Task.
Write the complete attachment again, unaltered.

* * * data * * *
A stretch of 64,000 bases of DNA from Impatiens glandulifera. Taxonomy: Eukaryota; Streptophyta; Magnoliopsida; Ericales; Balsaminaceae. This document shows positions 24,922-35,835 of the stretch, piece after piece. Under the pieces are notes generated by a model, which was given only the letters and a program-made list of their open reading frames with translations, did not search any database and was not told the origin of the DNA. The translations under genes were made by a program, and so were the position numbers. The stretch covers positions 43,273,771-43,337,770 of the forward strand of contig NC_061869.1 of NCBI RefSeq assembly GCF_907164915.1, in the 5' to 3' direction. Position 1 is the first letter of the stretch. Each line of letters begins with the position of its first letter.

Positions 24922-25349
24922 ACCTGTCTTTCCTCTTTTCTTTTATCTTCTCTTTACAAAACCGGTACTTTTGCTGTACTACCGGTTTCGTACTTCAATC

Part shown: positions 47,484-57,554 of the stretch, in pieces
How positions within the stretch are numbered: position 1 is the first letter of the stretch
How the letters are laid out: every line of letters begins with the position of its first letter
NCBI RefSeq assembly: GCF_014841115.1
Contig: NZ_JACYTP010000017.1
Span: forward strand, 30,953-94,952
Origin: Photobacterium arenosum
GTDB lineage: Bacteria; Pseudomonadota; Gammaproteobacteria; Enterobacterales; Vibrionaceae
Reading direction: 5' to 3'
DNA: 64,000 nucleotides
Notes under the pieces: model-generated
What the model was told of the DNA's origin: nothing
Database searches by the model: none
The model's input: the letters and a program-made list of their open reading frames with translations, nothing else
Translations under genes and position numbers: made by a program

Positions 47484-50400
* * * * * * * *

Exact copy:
A stretch of 64,000 bases of DNA from Impatiens glandulifera. Taxonomy: Eukaryota; Streptophyta; Magnoliopsida; Ericales; Balsaminaceae. This document shows positions 24,922-35,835 of the stretch, piece after piece. Under the pieces are notes generated by a model, which was given only the letters and a program-made list of their open reading frames with translations, did not search any database and was not told the origin of the DNA. The translations under genes were made by a program, and so were the position numbers. The stretch covers positions 43,273,771-43,337,770 of the forward strand of contig NC_061869.1 of NCBI RefSeq assembly GCF_907164915.1, in the 5' to 3' direction. Position 1 is the first letter of the stretch. Each line of letters begins with the position of its first letter.

Positions 24922-25349
24922 ACCTGTCTTTCCTCTTTTCTTTTATCTTCTCTTTACAAAACCGGTACTTTTGCTGTACTACCGGTTTCGTACTTCAATC

Part shown: positions 47,484-57,554 of the stretch, in pieces
How positions within the stretch are numbered: position 1 is the first letter of the stretch
How the letters are laid out: every line of letters begins with the position of its first letter
NCBI RefSeq assembly: GCF_014841115.1
Contig: NZ_JACYTP010000017.1
Span: forward strand, 30,953-94,952
Origin: Photobacterium arenosum
GTDB lineage: Bacteria; Pseudomonadota; Gammaproteobacteria; Enterobacterales; Vibrionaceae
Reading direction: 5' to 3'
DNA: 64,000 nucleotides
Notes under the pieces: model-generated
What the model was told of the DNA's origin: nothing
Database searches by the model: none
The model's input: the letters and a program-made list of their open reading frames with translations, nothing else
Translations under genes and position numbers: made by a program

Positions 47484-50400